The Economic Survey, too, has referred to the need to make the factor markets less distorting and the disincentives these laws create in ensuring optimal sizes. Hopefully, the government will address this in the interest of increasing employment and exports of labour intensive goods.

On customs duty reform, there are some disturbing signs. It was hoped that the Budget would reverse the trend of increasing protectionism resorted to for ‘Make in India’ over the last three years. These only make Indian manufacturing non-competitive and invite retaliatory measures.

With the US coming down hard on India by dispensing with the Generalised System of Preferences, it was hoped that there would be an attempt at drawing down the protectionist wall. By selective increases in import duty and by varying the rates based on nature of the good (intermediate good, capital good and final consumer good), the Budget has raised the effective rate of protection on many items much higher than the nominal rates in unintended ways.

Banking reforms

One of the major initiatives needed at the present juncture is to reform the banking system. The Budget allocates Rs 70,000 crore for recapitalisation of the public sector banks but is silent on the urgently needed structural reforms, including governance reforms. Nor are there any concrete measures to deal with the NBFC crisis apart from empowering the RBI to undertake the regulatory function. The time is opportune to change the structurer of incentives and accountability.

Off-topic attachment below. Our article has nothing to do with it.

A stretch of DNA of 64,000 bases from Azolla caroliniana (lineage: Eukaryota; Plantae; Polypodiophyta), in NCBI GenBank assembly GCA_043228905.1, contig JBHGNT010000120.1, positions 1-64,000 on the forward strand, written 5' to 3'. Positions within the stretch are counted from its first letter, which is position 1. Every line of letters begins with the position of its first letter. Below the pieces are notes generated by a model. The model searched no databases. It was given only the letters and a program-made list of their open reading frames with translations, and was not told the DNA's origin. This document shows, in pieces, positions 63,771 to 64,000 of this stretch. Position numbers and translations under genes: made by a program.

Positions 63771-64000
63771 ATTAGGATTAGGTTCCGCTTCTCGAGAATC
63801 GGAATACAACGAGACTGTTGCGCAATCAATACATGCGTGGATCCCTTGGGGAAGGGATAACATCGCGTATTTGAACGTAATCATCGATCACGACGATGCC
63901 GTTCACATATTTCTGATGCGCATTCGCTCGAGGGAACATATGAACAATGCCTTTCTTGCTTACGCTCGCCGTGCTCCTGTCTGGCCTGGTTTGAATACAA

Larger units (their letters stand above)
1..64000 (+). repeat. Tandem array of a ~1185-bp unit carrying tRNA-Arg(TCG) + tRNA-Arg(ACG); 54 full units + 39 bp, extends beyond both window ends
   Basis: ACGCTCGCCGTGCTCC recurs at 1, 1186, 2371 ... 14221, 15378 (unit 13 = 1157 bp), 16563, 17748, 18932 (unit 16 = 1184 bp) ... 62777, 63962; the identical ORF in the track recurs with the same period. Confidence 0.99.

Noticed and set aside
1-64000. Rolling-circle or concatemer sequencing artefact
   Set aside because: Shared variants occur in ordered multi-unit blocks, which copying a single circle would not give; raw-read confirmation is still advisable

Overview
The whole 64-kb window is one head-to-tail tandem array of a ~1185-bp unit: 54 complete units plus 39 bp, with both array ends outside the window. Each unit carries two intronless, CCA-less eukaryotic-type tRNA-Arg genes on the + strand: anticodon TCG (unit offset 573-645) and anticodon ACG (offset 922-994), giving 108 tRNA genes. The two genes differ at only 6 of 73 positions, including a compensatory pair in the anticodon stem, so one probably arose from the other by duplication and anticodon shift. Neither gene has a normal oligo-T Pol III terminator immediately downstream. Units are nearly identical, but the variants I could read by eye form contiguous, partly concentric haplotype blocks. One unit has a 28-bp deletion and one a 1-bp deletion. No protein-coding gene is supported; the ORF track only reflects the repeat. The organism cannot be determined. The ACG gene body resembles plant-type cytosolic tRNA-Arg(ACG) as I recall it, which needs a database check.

An important measure to revive the investment climate and to attract foreign direct investment is the tax system. A recent OECD study has shown that corporate taxes in India are very high, amounting to almost 48% when the dividend distribution tax and surcharges are taken account of. The 2015-16 Budget promised to bring the basic rate down to 25%. This was implemented for companies with Rs 250 crore turnover in the 2018 Budget and the present Budget increases the ceiling to Rs 400 crore. Although that ceiling would cover 90% of the companies, their tax payment is less than 10-15%. This will hopefully be addressed in the next Budget which is just six months away.

The finance minister spoke about the rejuvenated Centre-state dynamic and commitment to cooperative federalism shown by the government during the last five years. At the same time, most of the measures taken to raise additional revenues are by way of cesses and surcharges.The increase in income tax for people with more than Rs 2 crore and Rs 5 crore is by way of additional surcharge. Similar is the case with additional tax on petrol and diesel. This way of raising revenue excludes the states from sharing the additional revenues, besides complicating the tax system. Hopefully, the Committee on Direct Taxes Code will try to simplify the structure by consolidating it.

(The writer is Chief Economic Adviser, Brickwork Ratings and was Member, Fourteenth Finance Commission)